Why did Mélenchon retire after nearly reaching the French presidential runoff?

Shortly after 8 p.m. on Sunday evening, with the first round of the French presidential elections still in the balance, Jean-Luc Mélenchon of the Unsubmissive France (LFI) party rushed to concede and endorse France’s reactionary incumbent president, Emmanuel Macron. Shortly afterwards, LFI suddenly announced Mélenchon’s political retirement.

The timing of these announcements was extraordinary. Mélenchon would go on to win 22 percent of the vote, only 300,000 votes behind neofascist candidate Marine Le Pen, and hundreds of thousands of Mélenchon votes in the Paris area were only beginning to be counted. Yet Mélenchon immediately conceded defeat and called to support Macron against Le Pen. In front of rolling TV cameras, he repeatedly chanted, “We must not give a single voice to Mrs. Le Pen.”

Later in the evening, as Paris area votes were counted, Mélenchon’s votes surged ahead: it was unclear until after 1 a.m. on Monday whether Mélenchon might not defeat Le Pen and advance to the runoff against Macron. LFI’s decision to concede defeat under these conditions and announce the retirement of its leader and presidential candidate was astonishingly self-defeating.

To argue that Mélenchon has lost, and the issue is settled is to falsify the political situation. LFI, viewed objectively, is in a very powerful position. With 7.7 million votes, it carried the youth and the working-class districts of 10 of France’s 16 largest cities, including the Paris area, Marseille and Toulouse. These forces will undoubtedly play central roles in strikes and protests that will break out against either France’s “president of the rich” or its first neofascist president.

What is revealed in these events is the cowardly, petty-bourgeois character of LFI and Mélenchon, and the class gulf separating LFI and other, similar pseudo-left parties in France from a Trotskyist party oriented to the working class. Instead of seeking to consolidate its vote and build a movement in the working class, LFI is desperate to throw away all the strength built up and to jump into bed with Macron.

The Parti de l’égalité socialiste (PES), the French section of the International Committee of the Fourth International (ICFI), has called for an active boycott of the Macron-Le Pen runoff. Whichever candidate wins will form an extreme-right government that will violently attack the working class. The PES calls on workers and youth not to vote in these elections, to reject the poisoned choice between the “president of the rich” and France’s best-known neofascist, and to campaign to build a movement in the working class against whichever candidate wins.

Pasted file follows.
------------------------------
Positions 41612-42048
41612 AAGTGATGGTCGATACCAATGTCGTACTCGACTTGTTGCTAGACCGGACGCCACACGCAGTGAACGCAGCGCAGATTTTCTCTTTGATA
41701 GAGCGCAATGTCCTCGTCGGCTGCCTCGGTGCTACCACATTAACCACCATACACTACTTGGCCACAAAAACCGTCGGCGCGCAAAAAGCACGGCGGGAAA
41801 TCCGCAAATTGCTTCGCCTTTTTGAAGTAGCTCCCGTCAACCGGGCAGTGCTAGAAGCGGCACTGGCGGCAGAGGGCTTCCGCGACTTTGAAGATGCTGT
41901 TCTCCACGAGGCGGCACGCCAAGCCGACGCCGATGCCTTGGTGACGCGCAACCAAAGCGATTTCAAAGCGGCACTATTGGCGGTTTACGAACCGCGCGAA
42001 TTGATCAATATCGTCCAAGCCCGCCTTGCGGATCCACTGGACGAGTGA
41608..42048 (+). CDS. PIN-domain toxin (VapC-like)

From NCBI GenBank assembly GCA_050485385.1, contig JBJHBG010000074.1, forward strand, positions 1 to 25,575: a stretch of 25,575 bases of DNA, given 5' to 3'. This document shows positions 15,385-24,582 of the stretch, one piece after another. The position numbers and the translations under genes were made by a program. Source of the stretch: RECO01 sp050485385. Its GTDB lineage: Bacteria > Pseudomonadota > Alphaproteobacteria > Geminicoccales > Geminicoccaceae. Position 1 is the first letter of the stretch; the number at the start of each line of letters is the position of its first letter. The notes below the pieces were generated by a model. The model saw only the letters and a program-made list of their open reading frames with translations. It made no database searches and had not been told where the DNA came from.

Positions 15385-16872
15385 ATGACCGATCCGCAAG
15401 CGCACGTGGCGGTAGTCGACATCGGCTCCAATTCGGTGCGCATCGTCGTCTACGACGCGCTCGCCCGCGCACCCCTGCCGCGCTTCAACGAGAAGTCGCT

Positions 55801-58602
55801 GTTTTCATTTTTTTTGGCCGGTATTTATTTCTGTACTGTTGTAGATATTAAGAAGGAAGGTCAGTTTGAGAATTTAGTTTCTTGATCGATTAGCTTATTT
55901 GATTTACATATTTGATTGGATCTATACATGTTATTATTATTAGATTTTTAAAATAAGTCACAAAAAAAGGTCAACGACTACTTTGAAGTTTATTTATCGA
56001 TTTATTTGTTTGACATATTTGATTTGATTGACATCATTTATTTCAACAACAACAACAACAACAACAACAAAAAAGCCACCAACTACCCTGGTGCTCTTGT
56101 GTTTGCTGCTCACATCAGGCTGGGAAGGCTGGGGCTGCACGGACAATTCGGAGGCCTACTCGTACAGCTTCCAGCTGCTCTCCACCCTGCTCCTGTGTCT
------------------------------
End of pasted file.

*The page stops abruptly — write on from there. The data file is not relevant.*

Mélenchon and LFI, on the other hand, clearly reacted with shock and horror at the result. In late March, when Mélenchon was still stuck around 11 percent in the polls, he gave a campaign speech in Marseille in which he noted that, though he is turning 70, he still intended to continue playing an active role in French political life. Mélenchon said he “would no doubt go on other campaigns” after the current elections were over.

Mélenchon’s enthusiasm for his political future evaporated, however, after masses of workers and youth rallied to his campaign in the two weeks before the election. Speaking to his supporters on Sunday night, as he found himself suddenly in a very strong electoral position, possibly advancing to the second round, Mélenchon took on a deeply pessimistic and discouraged tone.

After conceding, Mélenchon made an obscure reference to the Greek myth of Sisyphus and stressed his fear of the anger of his supporters. He said, “The only task that we have to give ourselves is the one accomplished by the myth of Sisyphus, the stone falls to the bottom of the ravine, we take it back up. I know your anger, do not let it make you commit errors that would be irreparable. As long as life continues, the fight continues.”

Mélenchon’s reference to the myth of Sisyphus perhaps said more than he intended. In this myth, Sisyphus is condemned in the underworld to roll a heavy stone up a hill, but the stone always rolls down just as it reaches the top. It is worth asking: why does Mélenchon compare LFI members and supporters to a man eternally fated by the gods to fail just as he reaches his goal?